In 2021, Dr. Aida Habtezion left a tenured position at Stanford to join Pfizer, a pharmaceutical company on the opposite coast from her clinic, lab and her life. Before the global pandemic, Dr. Habtezion had already reached incredible heights in her career. She was a practicing physician-scientist and a tenured, endowed full professor at Stanford University's School of Medicine.
There, she led a large translational research lab funded by multiple federal grants, had a lengthy list of scientific board memberships, and was the president of the American Pancreas Association for her specialty in gastroenterology and hepatology. It seemed as though her calling had been realized and recognized.
That is until Covid-19 arrived. Today, she is senior vice president, chief medical officer, and head of worldwide medical and safety at Pfizer. Dr. Habtezion’s organization is responsible for evaluating and communicating the correct information to patients, healthcare providers and regulatory agencies about the safety, benefits and risks of Pfizer's medications.
Dr. Habtezion sat down with “Morning Joe” co-host and Know Your Value founder Mika Brzezinski for a new episode of her podcast, “Mika Straight Up,” where she shared the pivotal moment that inspired her to leave her tenured position and join the pharmaceutical industry at a time when the world was grappling with unprecedented mortality and worsening health disparities.
“It wasn't something that I was expecting, and I tend to think and plan. I really needed to become courageous,” Dr. Habtezion told Brzezinski about Pfizer approaching her for the position in 2020. “I focused on the impact that I would have beyond what I was doing.”
She was most attracted to the company’s purpose – Breakthroughs that Change Patients’ Lives - and core values: Courage, Excellence, Equity and Joy. “As a physician-scientist, I always think about patients. I always think of the unmet need, all of the things that patients struggle with.”
Closing the gender gap in global health leadership
According to the World Health Organization, women are almost 70 percent of the global healthcare workforce but it is estimated they hold only 25 percent of senior roles.
Dr. Habtezion shared some of the systemic barriers – both direct and indirect – that impact women climbing the career ladder in the healthcare field. “In many cultures and societies women are caregivers and caretakers, of aging parents or others [and] sometimes it's difficult,” she said. “For example, in medical training there are more women than men, yet we are losing women on the ladder upwards - at times when other responsibilities come into play.” Dr. Habtezion also notes that women tend to be promoted for performance, rather than potential, and that they advocate more for others than they do for themselves.
Her advice to young women coming up in the field is to take on a variety of experiences as a way to advance. “The advice I would give to other women is to explore, to not be afraid even, to just explore,” she said. “I think that was one of the things maybe I didn't do when I was younger. I tended to be very focused … But I think it's important to explore because that's how one can grow in leadership.”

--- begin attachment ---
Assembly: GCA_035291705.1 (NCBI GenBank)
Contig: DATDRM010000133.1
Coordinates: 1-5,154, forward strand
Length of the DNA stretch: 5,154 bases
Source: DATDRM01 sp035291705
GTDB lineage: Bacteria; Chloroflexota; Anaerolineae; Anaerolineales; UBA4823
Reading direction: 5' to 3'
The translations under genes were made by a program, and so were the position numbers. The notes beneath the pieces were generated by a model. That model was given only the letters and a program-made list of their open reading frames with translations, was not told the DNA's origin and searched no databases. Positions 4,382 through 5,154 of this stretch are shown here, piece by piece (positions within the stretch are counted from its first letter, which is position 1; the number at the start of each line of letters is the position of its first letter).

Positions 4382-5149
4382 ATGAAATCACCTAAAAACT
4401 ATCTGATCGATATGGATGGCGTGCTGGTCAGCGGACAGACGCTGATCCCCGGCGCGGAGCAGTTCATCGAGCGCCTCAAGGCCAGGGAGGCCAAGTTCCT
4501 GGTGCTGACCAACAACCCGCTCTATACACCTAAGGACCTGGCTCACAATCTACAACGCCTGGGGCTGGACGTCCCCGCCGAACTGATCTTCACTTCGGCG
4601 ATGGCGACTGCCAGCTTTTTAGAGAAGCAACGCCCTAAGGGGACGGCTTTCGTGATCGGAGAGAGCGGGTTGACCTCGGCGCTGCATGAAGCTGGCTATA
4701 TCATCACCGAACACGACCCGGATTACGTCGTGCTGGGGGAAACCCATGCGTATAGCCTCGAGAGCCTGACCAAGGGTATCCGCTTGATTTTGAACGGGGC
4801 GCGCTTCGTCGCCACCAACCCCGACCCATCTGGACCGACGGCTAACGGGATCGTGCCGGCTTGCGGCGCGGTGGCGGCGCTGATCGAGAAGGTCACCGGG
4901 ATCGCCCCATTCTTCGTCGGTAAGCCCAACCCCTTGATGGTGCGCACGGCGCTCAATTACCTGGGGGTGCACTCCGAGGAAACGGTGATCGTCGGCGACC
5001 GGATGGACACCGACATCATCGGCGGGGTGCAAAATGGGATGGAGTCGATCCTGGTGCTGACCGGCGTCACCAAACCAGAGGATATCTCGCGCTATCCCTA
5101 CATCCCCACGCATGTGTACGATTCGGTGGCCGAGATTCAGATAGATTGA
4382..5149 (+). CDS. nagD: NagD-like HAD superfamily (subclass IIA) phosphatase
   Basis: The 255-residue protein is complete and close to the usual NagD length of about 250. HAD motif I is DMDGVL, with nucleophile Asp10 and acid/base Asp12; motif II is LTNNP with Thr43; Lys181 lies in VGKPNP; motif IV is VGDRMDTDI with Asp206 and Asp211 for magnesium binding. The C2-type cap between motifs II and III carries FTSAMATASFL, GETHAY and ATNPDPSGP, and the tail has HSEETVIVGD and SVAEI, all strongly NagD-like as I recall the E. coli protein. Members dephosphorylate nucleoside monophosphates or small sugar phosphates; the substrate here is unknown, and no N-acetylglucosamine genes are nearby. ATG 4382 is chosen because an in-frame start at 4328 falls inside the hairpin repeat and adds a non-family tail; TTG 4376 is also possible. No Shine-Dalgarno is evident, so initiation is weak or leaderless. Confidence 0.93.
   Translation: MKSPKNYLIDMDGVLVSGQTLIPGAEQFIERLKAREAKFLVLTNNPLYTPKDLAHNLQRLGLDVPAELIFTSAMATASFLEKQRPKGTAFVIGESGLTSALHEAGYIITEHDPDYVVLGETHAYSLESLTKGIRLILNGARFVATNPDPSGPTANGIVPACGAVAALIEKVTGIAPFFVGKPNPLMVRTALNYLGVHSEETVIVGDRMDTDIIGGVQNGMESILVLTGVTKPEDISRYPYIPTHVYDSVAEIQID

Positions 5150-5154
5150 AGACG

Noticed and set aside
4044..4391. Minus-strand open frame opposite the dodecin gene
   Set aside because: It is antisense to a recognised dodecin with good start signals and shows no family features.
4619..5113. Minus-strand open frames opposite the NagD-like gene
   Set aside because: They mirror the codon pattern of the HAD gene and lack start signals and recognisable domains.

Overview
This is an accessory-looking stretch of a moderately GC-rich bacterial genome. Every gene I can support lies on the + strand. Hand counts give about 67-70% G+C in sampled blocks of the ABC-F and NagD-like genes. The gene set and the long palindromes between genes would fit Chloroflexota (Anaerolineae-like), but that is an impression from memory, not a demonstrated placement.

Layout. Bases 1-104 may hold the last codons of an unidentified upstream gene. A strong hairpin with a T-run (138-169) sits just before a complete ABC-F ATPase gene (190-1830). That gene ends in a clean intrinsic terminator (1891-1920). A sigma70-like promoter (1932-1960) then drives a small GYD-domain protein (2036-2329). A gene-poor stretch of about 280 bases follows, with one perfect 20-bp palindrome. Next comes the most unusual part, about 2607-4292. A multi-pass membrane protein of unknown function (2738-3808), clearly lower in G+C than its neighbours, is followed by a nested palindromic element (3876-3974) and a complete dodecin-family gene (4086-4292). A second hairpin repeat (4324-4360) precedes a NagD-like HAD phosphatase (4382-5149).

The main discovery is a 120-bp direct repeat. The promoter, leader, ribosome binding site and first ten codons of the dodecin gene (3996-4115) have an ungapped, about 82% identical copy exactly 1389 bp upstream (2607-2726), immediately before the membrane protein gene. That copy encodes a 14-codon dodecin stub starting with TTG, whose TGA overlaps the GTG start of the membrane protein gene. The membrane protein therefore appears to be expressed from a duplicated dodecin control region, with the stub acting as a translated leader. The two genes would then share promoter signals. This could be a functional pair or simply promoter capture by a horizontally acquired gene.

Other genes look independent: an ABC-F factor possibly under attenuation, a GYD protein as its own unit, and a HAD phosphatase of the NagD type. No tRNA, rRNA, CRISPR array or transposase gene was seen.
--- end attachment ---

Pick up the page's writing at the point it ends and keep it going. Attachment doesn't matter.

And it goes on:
A mentorship mindset
Dr. Habtezion has dedicated part of her career journey to paying it forward through various forms of mentorship. “I do think that we need to do more of that. I didn't learn the power of mentors and advocates early on … I didn't even know they existed until a little bit later in my training, until I got to my postdoctoral training years,” she said, noting the benefits of having male allies as well. “Many men had influenced my career, and in fact, my mentors were men who really supported and advocated for me.”
Paving the path toward health equity
But the core value that led Dr. Habtezion to take the role of Pfizer’s chief medical officer was Equity. For her, it came down to the impact of addressing global health inequities that were exacerbated by the Covid-19 pandemic.
Advancing health equity is a passion Dr. Habtezion has carried throughout her career to Pfizer. “If we can embed health equity, that means then we are embedding it into the business, and it doesn’t become a separate entity,” she told Brzezinski.
In order to embed health equity at Pfizer, her team launched Pfizer’s Institute of Translational Equitable Medicine, which was founded to achieve health equity by preventing, treating, and identifying disease drivers that disproportionately impact underserved and minority populations nationally and globally. The first project to come out of the institute was a “heatmap” of disparities across diseases that became a “North Star” for the Institute.
“[We said] Let’s look at Pfizer's pipeline … what are the disease areas for which we have expertise, for which we are developing therapies, for which we are bringing breakthroughs?” she explained. “We looked at what the literature could tell us, where the disparities are.”
The women over 50 leading vaccine distribution effortsApril 29, 202105:09
Her team reviewed the 38 diseases addressed in Pfizer’s pipeline - where they could concentrate on identifying disparities and improving equitable outcomes. “It may be very clear to those in the field – but it may not be widely clear in the healthcare system, those practicing public health, policy or even medicine.”
Dr. Habtezion feels fortunate for her experiences in both academia and industry, and mainly for the opportunity to give back to young scientists and physicians, “I like to teach, and I think the reason why is that I am never satisfied with my own answers. I also think the people you teach, end up teaching you a lot.”